If you look at a graphic that maps the geographic distribution of COVID-19 cases in the U.S. you will immediately see that the burden of the pandemic differs across state lines. A team of researchers from Hopkins and the Medical University of South Carolina recently investigated these interstate discrepancies and published their findings in the American Journal of Preventive Medicine.
The team includes Hopkins researchers Sara Benjamin-Neelon and Noel T. Mueller, who are both professors at the Bloomberg School of Public Health. They explored the relationship between the political affiliation of a state’s governor and the severity of COVID-19 cases in that state.
“One thing we learned from 2020 is that citizens take cues from leaders. So, for example, if the president chooses not to wear a mask, that conveys a message. That said, governors and other state leaders play a crucial role in preventing the spread of the virus within a state,” Benjamin-Neelon wrote in an email to The News-Letter.
For the majority of the pandemic, the federal government neglected to issue clear guidelines for a nationwide response. State governors, mostly left to their own devices, implemented a variety of different policies to curb the number of COVID-19 cases in their constituencies. Sara Benjamin-Neelon described how she and her colleagues were intrigued by the differing responses to the pandemic and sought to quantify its impacts.
“We, along with most of the country, noted a lack of federal response to the COVID-19 pandemic. As a result, and in the absence of federal guidance from leaders, we noticed major differences in how states were addressing the pandemic and decided to investigate,” she wrote.
Mueller offered the example of policy decisions made by Brian Kemp, the Republican governor of Georgia. On April 28, Kemp was the first governor to lift stay-at-home orders, a decision which Mueller says may have contributed to the subsequent increase in COVID-19 cases and deaths in Georgia in May and June.
“In general, Republican governors on average were slower to adopt both stay-at-home orders and mandates to wear face masks, and Democratic governors were more likely to issue stay-at-home orders with longer durations,” he wrote in an email to The News-Letter.
The team’s initial, informal observations were supported by their longitudinal analysis of COVID-19 incidence, death, testing and test positivity rates from March 15 to Dec. 15, 2020. The team adjusted their model for factors such as each state’s socioeconomic makeup and the percentage of the population in the state that voted for each candidate.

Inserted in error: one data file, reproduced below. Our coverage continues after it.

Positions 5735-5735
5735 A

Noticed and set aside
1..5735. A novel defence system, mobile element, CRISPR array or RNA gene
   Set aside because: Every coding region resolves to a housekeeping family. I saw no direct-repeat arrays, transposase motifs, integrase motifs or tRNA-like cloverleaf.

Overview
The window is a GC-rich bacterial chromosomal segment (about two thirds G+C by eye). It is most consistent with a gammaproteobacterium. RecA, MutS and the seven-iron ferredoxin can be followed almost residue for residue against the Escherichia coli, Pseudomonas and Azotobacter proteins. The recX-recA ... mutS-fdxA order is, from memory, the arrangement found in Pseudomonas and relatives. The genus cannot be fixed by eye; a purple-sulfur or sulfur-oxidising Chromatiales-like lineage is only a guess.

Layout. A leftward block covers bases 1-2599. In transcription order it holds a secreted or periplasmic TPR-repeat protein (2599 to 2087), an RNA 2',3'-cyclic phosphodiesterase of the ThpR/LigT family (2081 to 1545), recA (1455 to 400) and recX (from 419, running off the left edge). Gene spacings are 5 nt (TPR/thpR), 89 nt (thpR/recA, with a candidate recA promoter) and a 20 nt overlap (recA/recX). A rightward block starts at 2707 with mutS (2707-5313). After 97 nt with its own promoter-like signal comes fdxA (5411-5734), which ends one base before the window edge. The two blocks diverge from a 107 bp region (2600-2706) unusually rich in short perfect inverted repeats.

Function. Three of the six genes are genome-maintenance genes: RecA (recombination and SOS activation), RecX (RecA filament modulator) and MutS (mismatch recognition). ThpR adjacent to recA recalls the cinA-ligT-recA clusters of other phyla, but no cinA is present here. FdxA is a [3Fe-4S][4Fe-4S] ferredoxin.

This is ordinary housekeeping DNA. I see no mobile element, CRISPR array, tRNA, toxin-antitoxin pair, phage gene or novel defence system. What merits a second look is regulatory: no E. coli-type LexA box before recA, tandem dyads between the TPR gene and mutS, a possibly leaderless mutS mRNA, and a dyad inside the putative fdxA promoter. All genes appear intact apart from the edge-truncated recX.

They found that from March 2020 to June 2020, Republican-led states had lower COVID-19 incidence rates than Democrat-led states. But that trend flipped in June 2020, when Republican-led states had higher incidence rates. The researchers also saw this trend in regard to death rates. After July 4, 2020, Republican-led states had higher death rates than Democrat-led states.
“The findings from our study, that gubernatorial affiliation was associated with differences in COVID-19 cases and deaths, is not entirely surprising,” Mueller wrote.
Benjamin-Neelon noted that governors’ policies and actions affect the likelihood that their constituents will adhere to guidelines set by public health professionals. If the governor of a particular state places looser restrictions, then those who live in the state may downplay the pandemic.
“In general, the public seems more willing to adhere to guidelines put forth by state leaders if the underlying rationale is clearly communicated and is modeled by leaders,” Benjamin-Neelon wrote.
Both researchers wish to see if the 2020 trends continued into 2021. They also want to explore gubernatorial influence on vaccine rollout. Benjamin-Neelon and Mueller were involved in another study that concluded that the impact of COVID-19 on a community is affected by the social vulnerability of that community. Social vulnerability is a measure of a community’s or individual’s susceptibility to the stressors to which they are exposed. The team plans to continue this research and explore other factors that affect numbers of COVID-19 cases and deaths.
“Moreover, in a separate project, we recently published on how social vulnerability of the population affected cases and deaths due to COVID-19, and we hope to examine other potentially deterministic factors of COVID-19 cases and deaths in the future,” Mueller wrote.
Both Benjamin-Neelon and Mueller were disappointed with the way that response to the pandemic was handled this past year.
“As a public health professional, I could not have imagined the political polarization we saw in the COVID-19 pandemic last year,” Benjamin-Neelon added. “The response by many elected officials at both the state and federal level was appalling — I was continuously shocked and disappointed by the lack of respect for public health recommendations and research.”
In their paper, the team noted that policy should be guided by public health guidelines, which in some instances were overshadowed by political machinations.
“Our recommendation going forward is to simply let policy be guided by scientific and public health considerations rather than political expedience,” Mueller wrote.